Abortion Foe Must Tell Before Show in House

SAN FRANCISCO (CN) – A federal judge on Tuesday ordered an anti-abortion group to show an organization whose meetings were secretly taped what videos and documents it plans to turn over to Congress.
Last week, Republican Congressman Jason Chaffetz of Utah sent a letter demanding full and immediate compliance with a congressional subpoena seeking videos and other materials obtained by the Center for Medical Progress, a group of self-described citizen journalists.
In July, U.S. District Judge William Orrick issued a restraining order barring the center from releasing the video hours after the National Abortion Federation sued the group for fraud, conspiracy, privacy invasion and breaching signed confidentiality agreements.
The foundation, an abortion-provider trade group, claims the center falsely posed as a biomedical company to infiltrate and secretly record its meetings.
In recent months, the center has released at least six videos of Planned Parenthood officials and others discussing the preservation and transfer of fetal tissue for research.
A study commissioned by Planned Parenthood in August found four of those videos were deceptively edited to imply wrongdoing and that the videos showed no evidence that the nation’s largest abortion provider sold fetal tissue for profit as alleged.
In his Sept. 30 letter, Chaffetz claimed Congress’ power of inquiry trumps any court’s restraining order and that no judge can interfere with the legislative branch’s constitutionally protected power to investigate issues.
The subpoena, issued by the House Committee on Oversight and Government Reform – which Chaffetz chairs – seeks all unedited video footage, documents and other materials relating to the acquisition, preparation and sale of fetal tissue the center has in its possession.
On Monday, the foundation urged the court to block the center from complying with the subpoena, arguing Chaffetz’ letter specified no deadline for compliance and that full House authorization is required to enforce such a subpoena.
In his Oct. 6 ruling, Orrick said the foundation failed to present an argument that the subpoena falls outside the sphere of the House committee’s legitimate legislative activity.
“Absent an attempt to exceed that sphere, the Speech and Debate Clause provides immunity to allow Congress to independently perform it legislative duties through subpoena powers,” Orrick wrote.
The judge said he issued the restraining to protect foundation members’ privacy rights and because the center had clearly breached a nondisclosure agreement it signed “under false pretenses.”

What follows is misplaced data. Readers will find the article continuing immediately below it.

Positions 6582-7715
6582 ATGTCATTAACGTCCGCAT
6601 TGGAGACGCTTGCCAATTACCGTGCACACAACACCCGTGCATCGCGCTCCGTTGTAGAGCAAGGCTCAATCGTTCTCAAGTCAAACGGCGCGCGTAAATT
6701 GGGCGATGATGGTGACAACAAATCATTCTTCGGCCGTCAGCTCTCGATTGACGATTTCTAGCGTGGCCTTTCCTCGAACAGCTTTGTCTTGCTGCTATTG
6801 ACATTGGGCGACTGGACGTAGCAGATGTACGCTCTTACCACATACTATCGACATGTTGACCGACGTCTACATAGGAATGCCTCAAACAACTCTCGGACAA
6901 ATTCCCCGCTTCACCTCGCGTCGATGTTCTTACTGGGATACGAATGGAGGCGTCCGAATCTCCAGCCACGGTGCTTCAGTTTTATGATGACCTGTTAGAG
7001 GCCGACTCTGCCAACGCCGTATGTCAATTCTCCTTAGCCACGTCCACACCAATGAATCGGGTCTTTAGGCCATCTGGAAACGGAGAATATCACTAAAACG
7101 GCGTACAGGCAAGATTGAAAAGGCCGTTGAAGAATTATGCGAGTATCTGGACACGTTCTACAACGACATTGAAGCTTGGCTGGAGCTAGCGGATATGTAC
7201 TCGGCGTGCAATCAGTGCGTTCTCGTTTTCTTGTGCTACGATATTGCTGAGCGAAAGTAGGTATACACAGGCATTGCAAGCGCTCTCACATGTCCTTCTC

“I remain concerned about the threat of irreparable injury to the privacy rights of the foundation’s members, shown by the foundation through the history of violence against providers of abortion care and the specific acts of intimidation against members, including death threats, harassment and reputational harm, apparently caused by the release of defendants’ videos prior to the temporary restraining order,” Orrick wrote.
However, Orrick also agreed with the center that disclosure of materials to Congress is not the same as “public disclosure.”
Orrick said courts must presume congressional committees “will exercise their powers responsibly and with due regard for the rights of affected parties,” citing the D.C. Circuit’s 1978 decision Exxon Corp v. Fed. Trade Com.
At the same time, the judge also recognized how the center seeks to expeditiously provide information to Congress while at the same time devising a variety of methods to avoid disclosing the same information to the foundation.
Orrick has denied multiple requests by the center to stay discovery or to allow the defendant to claim Fifth Amendment immunity to avoid responding to the foundation’s discovery requests.
Last month, the Ninth Circuit also rejected the center’s mandamus petition seeking to stay discovery in the case.
Orrick ordered the anti-abortion group to deliver “a true and correct copy” of everything it plans to provide to Congress, including video footage and documents requested in the subpoena.
The judge further ruled the center must file a request with the court explaining how it has the right to assert privilege in not turning the materials over to the foundation before complying with the subpoena.
“I will not countenance a game of hide-the-ball with respect to these documents, video footage and communications, that interferes directly with these proceedings,” Orrick wrote.

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